Just finished reading an excellent diary over on Daily Kos on the biggest triumph of the banking industry, and thinking about the country as it is today. (I am not going to link to it, as I don’t want to give him linkbacks.) I remember listening to NPR back in 2008, right after the economic crash, and someone was talking about how food was sitting on the docks, rotting, because the grocery stores couldn’t get the credit to pay for that food to be moved to their stores. And I still wonder what it would have looked like if the government hadn’t stepped in and bailed out the banks. Would we have had panic as the grocery stores emptied? Hording? Fighting over the basics?
Sadly, not many Americans listen to NPR, and Fox News didn’t tell them about this tragedy that was closely averted. They mostly went back to sleep, except the people who were losing their homes. They didn’t get the big bailout from the government that the banks did, which may have helped the economy by loosening up money that people would have actually spent, as opposed to the banks, sitting on their monies the last six years.
So how do we wake up our fellow Americans to the fact that this government and economy are shell games? That few in government have the well being of their fellow man in mind when they legislate? That they need to not just vote for Democrats, but vote for populist Democrats, people who come from and understand the troubles that the “little guys” are having.
And what does being “awake” to all of this look like?
Due to the fact that I read dailykos well before 2008, I knew a crash was coming. I told a few broker friends, most of whom poo-poohed me. One smart guy agreed. But my husband and I didn’t know what to do about it. He took his retirement money out of the riskiest investments, and we just waited.
When it hit, I was amazed that most people didn’t get it. That the US economy was on the verge of actually collapsing. As in, no money to get food to stores, no money to move products to stores, a serious break in the way we view the world. I think it was too much for most people. As Neil Postman discusses in his book, “Amusing Ourselves to Death” and in the excerpt with the same name, Huxley was more right in his future predictions than Orwell was. Huxley said we won’t have to burn books, no one will want to read them. He said that the things that we love will destroy us. I see this all around me. An addiction to Facebook, games online, reality TV shows. All things that are easy to fall into, all things which distract us from seeing what is really going on. The anesthesiation of the masses. It’s really hard to believe it can all go away tomorrow when we see such abundance around us every day. But it can. This is not a conspiracy theory. It almost did in 2008.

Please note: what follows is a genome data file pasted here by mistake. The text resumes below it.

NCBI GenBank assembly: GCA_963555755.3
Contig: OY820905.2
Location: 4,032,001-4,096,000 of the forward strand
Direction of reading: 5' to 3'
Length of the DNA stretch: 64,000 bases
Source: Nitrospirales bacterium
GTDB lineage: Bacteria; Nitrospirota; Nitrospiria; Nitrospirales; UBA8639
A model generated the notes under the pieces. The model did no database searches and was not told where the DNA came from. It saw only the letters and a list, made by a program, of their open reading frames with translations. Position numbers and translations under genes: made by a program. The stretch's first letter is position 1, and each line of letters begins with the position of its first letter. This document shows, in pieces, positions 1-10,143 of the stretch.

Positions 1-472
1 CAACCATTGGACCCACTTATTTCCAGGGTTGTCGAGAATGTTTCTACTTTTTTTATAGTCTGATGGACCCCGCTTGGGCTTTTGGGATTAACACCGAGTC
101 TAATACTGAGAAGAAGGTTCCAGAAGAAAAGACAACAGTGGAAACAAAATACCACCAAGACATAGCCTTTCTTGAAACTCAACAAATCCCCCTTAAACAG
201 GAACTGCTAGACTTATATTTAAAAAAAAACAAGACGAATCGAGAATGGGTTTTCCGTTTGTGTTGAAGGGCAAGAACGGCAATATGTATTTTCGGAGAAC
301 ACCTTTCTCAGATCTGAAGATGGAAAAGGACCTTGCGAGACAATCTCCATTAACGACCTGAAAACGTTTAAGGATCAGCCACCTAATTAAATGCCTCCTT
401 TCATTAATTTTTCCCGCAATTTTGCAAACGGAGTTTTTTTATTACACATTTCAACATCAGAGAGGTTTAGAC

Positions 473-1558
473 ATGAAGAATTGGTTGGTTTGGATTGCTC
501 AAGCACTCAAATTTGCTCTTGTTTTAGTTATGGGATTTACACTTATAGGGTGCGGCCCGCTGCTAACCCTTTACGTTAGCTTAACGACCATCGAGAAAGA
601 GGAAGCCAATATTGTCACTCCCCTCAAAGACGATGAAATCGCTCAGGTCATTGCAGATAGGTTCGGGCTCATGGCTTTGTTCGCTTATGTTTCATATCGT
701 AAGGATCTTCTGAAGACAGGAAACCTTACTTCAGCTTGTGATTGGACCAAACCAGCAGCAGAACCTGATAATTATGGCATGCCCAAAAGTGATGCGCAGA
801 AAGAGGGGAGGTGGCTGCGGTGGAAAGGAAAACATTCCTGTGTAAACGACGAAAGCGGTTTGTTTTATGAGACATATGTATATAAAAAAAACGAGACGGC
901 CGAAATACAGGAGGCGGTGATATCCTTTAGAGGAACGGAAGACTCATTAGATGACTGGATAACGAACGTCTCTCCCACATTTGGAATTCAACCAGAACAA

So how do we wake our fellow Americans up? And what does it look like to be awake? Sadly, I don’t have many answers to the first question. I think that if anyone wanted to be awake, there is enough information out there for them to really look at who is benefitting from the laws that are made every year. Cui bono?? Not hard to see. I do try to talk to Republicans about the fact that in this economy, we are fighting each other for crumbs as the rich walk away with the bank, but of course, they blame Obama and won’t hear anything else. So I stick to talking to like minded folks about this.